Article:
South Asia

US and France lament exit of Grameen's Muhammad Yunus

Bangladeshis walk past a billboard showing Nobel laureate Muhammad Yunus
Image caption It is widely believed Professor Yunus now has little chance of overturning Tuesday's court's ruling

Both the US and France have lamented the removal of Nobel laureate Muhammad Yunus from the Grameen micro-finance bank he founded.

French President Nicolas Sarkozy has said his government will monitor developments and discuss the issue with the Bangladesh in the next few days.

The US has warned Professor Yunus's removal could harm bilateral ties.

Meanwhile Bangladesh's Supreme Court has adjourned hearing two last-ditch petitions challenging the removal.

Correspondents say neither of the petitions, which will now be heard on 2 May, has much chance of success and that Professor Yunus appears reconciled to leaving his job as managing director of the Grameen Bank.

President Sarkozy expressed his strong support to Professor Yunus in a letter released to the French press by Friends of Grameen, a voluntary organisation established to promote the microcredit activities of the bank and its affiliates.

He wrote that the creation of the Grameen Bank "was an audacious initiative, which has been an ongoing source of inspiration for the international community".

"I know the difficulties you are going through at the present moment. I trust the institutions of your country will find a fair resolution to these.

"The French government will closely monitor the situation and will definitely address the issue with Bangladeshi authorities over the next few days."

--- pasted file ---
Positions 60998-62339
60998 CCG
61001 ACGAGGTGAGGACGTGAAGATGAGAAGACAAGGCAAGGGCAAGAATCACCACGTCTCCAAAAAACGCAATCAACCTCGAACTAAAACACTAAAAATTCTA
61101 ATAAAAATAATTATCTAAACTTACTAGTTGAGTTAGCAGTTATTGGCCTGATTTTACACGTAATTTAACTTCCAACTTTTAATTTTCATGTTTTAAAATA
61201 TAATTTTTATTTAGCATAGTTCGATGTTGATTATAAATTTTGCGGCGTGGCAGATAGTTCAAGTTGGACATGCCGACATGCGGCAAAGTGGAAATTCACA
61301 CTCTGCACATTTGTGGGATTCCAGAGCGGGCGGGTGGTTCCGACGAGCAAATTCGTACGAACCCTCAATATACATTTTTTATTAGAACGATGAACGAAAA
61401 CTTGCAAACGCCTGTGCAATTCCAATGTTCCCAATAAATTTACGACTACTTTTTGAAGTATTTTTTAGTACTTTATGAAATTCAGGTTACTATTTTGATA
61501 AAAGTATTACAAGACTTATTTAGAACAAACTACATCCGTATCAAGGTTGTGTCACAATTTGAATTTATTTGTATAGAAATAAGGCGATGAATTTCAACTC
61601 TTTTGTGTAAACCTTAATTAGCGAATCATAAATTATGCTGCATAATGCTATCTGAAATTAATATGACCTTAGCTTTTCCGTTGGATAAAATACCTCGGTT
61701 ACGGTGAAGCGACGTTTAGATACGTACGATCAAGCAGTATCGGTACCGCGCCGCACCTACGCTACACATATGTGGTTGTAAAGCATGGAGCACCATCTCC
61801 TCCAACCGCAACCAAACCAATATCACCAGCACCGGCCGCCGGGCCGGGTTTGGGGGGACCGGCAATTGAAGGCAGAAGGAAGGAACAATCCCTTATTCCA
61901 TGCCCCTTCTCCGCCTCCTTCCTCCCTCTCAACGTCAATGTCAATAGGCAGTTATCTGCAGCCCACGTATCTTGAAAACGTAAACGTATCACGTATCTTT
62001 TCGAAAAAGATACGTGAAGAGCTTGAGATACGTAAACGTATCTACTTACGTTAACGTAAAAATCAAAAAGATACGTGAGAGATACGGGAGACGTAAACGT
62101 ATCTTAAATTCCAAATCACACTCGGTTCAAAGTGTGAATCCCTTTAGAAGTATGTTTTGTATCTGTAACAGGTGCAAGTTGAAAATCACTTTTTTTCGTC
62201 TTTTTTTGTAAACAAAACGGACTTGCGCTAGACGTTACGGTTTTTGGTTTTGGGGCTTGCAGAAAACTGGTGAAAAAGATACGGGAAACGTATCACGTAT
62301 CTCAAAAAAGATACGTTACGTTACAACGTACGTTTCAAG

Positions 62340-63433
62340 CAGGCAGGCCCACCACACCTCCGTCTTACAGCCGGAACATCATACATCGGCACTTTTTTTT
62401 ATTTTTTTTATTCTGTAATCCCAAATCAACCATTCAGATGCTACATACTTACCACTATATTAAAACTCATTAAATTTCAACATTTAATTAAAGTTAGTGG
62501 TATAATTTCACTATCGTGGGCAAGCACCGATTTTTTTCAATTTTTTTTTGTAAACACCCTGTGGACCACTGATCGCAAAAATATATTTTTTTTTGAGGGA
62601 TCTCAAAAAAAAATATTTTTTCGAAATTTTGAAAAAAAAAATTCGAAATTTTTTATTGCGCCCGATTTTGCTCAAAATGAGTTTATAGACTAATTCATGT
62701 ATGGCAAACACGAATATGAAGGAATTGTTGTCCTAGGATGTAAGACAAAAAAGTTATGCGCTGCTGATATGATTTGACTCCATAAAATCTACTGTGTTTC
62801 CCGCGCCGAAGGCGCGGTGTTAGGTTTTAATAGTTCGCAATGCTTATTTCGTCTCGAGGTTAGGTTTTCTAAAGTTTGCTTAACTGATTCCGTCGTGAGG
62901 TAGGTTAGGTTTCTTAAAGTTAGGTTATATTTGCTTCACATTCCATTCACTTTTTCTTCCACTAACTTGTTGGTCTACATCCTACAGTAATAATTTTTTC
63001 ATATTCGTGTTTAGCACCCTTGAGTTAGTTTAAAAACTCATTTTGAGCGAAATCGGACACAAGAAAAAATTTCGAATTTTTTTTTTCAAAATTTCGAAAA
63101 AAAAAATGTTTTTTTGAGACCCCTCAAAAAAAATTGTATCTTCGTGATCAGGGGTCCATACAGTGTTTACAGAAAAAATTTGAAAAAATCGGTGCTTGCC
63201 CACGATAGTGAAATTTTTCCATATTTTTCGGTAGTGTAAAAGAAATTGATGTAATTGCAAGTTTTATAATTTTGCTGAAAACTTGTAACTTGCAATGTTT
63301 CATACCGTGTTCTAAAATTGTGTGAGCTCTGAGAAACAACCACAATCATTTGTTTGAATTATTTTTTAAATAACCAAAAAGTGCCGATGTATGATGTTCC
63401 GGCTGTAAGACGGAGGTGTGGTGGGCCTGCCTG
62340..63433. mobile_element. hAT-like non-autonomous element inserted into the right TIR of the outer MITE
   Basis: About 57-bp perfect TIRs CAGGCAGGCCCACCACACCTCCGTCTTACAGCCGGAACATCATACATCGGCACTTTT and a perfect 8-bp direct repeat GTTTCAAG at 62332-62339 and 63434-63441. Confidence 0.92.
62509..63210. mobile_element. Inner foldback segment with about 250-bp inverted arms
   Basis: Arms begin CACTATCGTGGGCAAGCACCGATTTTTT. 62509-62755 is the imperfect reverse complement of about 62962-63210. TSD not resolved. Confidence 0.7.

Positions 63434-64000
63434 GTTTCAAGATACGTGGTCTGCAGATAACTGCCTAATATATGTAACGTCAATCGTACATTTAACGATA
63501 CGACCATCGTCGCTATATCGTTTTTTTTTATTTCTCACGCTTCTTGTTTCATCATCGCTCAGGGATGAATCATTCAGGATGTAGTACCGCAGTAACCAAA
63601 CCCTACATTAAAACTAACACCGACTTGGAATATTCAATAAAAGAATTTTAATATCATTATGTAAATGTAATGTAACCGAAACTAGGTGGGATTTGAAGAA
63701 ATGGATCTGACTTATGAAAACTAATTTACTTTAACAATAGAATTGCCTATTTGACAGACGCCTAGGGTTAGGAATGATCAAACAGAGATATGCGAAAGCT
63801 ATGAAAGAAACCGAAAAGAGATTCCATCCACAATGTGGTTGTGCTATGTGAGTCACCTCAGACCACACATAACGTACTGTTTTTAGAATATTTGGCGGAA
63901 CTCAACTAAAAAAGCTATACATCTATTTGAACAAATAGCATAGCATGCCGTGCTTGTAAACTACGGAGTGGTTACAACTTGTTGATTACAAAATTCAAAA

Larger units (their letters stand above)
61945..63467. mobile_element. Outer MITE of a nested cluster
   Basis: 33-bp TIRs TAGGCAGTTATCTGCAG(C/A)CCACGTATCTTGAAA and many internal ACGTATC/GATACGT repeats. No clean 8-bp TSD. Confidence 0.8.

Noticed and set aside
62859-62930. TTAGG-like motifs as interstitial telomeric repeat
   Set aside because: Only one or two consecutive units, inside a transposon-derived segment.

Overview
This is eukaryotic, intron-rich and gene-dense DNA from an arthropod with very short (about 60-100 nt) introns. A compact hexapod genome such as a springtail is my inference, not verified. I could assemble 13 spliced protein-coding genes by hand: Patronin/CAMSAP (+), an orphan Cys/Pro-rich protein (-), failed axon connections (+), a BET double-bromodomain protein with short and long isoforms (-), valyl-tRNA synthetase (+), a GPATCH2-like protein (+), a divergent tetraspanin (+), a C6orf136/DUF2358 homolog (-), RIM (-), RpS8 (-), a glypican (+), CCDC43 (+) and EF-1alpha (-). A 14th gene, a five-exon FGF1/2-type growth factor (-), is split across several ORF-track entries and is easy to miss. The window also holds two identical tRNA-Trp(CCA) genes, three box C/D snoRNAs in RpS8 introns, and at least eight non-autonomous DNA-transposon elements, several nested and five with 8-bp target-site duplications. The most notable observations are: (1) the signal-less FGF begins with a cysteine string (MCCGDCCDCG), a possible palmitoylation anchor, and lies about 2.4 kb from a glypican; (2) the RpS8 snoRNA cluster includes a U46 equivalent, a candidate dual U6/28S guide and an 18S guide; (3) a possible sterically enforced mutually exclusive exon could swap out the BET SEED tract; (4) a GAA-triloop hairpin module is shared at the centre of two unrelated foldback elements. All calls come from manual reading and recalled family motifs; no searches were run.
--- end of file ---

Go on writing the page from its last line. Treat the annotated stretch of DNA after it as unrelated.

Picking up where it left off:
'Politically motivated'

The US Assistant Secretary of State for South Asia, Robert Blake, said on Tuesday said that his country had a "strong interest in maintaining close relations" with Bangladesh, which he called "a democratic and moderate Muslim country".

Image caption Professor Yunus has won admirers all over the world

But he told a congressional hearing he had, during a visit last month to Dhaka, "warned that a failure to find a compromise that respects Dr Yunus's global stature and maintains the integrity and effectiveness of Grameen could affect our bilateral relations".

On Tuesday the Supreme Court upheld the argument of the Bangladesh central bank that Professor Yunus had been improperly appointed while past retirement age.

But Professor Yunus said the attempt to remove him from Grameen Bank had been politically motivated.

The Grameen Bank has pioneered micro-lending to the poor by giving small loans to millions of borrowers.

It was in effect Prof Yunus's last legal option to keep his job as managing director of the Grameen Bank. In March Bangladesh's High Court ruled that his dismissal was legal.

His supporters say he fell out with Bangladesh's Prime Minister Sheikh Hasina after trying to launch his own political party in 2007.

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